In an AIR application, the
System.gc()method is only enabled in content running in the AIR Debug Launcher (ADL) or, in an installed applcation, in content in the application security sandbox.
and it worked for me when testing an ipad app. you can create a textfield that displays the system.totalMemory to confirm it's working for you.
It's not useful if you are disposing of your objects properly.
Cache will still ensue. Running a gc at that point can slow you down. iOS knows when it needs more memory and your dereferenced objects will be removed for you.
Again, as long as you're cleaning up your objects properly, there is no need to manually call garbage collection. You may do 'the same thing again' and what otherwise would have already been in memory as cache would have to be reallocated, slowing you down.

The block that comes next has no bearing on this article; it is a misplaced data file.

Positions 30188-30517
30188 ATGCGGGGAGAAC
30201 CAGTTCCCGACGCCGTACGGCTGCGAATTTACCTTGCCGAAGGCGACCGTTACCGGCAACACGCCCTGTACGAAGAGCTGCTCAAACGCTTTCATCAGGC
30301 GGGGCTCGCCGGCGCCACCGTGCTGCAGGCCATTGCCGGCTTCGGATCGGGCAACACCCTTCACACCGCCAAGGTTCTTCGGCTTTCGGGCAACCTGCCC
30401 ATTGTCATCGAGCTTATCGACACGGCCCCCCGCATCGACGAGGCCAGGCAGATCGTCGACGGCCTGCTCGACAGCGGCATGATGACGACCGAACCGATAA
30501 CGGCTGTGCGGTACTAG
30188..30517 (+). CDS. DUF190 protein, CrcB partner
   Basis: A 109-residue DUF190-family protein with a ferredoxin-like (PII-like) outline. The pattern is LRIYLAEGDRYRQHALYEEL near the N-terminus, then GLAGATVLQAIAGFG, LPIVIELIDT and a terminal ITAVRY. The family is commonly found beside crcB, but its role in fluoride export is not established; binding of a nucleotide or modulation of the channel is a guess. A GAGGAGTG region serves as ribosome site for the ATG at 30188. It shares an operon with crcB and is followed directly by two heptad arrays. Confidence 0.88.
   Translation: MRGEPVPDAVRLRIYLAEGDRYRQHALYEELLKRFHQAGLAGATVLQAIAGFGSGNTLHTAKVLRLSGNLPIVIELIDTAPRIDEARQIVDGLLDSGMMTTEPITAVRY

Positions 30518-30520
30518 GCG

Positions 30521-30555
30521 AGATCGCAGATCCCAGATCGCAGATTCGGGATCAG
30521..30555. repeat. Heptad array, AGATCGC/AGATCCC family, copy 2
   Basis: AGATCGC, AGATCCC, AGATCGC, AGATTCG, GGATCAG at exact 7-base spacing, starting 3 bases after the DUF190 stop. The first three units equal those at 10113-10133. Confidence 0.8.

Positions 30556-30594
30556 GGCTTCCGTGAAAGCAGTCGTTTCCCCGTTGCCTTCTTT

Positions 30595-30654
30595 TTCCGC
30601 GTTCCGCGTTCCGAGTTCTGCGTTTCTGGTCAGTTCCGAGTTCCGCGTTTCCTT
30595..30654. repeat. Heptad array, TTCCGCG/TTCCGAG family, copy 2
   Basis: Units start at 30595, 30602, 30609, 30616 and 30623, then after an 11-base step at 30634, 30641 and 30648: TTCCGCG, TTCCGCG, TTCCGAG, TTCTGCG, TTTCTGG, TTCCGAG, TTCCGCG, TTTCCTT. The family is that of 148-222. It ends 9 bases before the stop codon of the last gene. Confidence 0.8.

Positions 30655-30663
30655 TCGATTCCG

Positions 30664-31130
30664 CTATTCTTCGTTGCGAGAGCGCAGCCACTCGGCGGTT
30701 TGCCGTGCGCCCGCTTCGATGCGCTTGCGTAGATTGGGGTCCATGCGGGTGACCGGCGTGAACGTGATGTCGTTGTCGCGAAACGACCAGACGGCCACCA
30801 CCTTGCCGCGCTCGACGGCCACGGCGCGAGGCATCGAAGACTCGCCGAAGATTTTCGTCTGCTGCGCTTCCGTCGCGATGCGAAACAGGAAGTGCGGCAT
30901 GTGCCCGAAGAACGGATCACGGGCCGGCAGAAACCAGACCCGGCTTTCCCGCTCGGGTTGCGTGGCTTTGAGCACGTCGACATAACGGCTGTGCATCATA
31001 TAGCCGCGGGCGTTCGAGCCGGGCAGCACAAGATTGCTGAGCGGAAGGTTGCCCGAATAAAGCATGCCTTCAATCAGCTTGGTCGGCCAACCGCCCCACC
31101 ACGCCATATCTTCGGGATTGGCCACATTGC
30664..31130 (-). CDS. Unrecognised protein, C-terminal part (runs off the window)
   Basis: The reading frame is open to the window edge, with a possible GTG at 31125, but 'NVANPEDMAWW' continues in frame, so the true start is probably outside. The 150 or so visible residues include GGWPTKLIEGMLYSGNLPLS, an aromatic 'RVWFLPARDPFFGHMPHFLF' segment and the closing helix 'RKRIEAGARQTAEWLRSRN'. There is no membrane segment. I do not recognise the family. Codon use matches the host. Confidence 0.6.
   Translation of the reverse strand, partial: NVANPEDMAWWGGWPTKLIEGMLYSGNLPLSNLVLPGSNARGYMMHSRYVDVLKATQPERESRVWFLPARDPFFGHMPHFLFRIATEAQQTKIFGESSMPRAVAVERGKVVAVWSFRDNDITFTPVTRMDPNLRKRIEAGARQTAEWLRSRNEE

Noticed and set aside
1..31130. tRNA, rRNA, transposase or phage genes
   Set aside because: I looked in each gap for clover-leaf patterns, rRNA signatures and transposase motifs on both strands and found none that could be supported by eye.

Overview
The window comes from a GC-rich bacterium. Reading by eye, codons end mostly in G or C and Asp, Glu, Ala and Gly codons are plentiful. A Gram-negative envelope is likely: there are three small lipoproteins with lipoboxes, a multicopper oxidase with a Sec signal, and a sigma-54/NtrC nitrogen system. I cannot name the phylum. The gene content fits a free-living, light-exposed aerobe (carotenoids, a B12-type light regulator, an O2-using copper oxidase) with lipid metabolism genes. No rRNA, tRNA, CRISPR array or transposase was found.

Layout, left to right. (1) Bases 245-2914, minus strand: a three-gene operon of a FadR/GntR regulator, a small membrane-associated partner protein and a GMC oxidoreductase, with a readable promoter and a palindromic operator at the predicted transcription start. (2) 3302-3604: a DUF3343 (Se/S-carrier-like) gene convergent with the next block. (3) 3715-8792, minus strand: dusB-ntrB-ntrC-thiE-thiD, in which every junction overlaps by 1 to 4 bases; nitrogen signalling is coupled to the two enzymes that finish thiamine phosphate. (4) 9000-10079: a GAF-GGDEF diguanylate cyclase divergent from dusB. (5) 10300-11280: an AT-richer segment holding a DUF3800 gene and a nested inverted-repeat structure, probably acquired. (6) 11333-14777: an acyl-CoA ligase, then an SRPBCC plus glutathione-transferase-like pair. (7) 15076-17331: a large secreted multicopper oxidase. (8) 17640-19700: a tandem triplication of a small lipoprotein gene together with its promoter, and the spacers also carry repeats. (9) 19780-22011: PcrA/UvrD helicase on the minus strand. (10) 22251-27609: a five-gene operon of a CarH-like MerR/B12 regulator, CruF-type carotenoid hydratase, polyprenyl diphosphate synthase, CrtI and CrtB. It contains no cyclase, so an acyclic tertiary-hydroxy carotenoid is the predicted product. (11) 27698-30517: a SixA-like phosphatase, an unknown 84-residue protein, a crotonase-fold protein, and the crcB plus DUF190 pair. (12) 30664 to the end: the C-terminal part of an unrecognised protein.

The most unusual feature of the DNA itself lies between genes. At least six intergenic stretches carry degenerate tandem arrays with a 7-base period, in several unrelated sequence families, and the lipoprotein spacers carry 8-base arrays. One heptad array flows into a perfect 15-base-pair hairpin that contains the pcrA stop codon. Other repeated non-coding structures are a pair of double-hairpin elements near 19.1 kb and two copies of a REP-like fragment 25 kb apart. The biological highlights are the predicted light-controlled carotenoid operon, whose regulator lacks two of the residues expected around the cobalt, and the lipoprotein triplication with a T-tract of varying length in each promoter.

Flash Builder memory profiler will show you how it will act and if you're disposing your objects correctly. As long as you don't notice instances being generated and not removed when you thought they should have, you're fine.
using system.gc() is extremely useful during testing and again, you can create a textfield that displays the system.totalMemory to confirm that it's not working for you but that you're properly reading objects for gc.
It can be useful if you don't have flash builder with the memory profiler (which has a button to call for gc cleanup) but ultimately with proper object disposal, what use is it? That memory will be cleaned up the second it is completely dereferenced and the OS needs it.
If you don't have flash builder with the memory profiler then just watching system.totalMemory can give you an idea as you use your app more and more if you're leaking, and if you are, gc won't help.
From the sound of it, doing gc is ultimately useless if one do the proper dereferencing.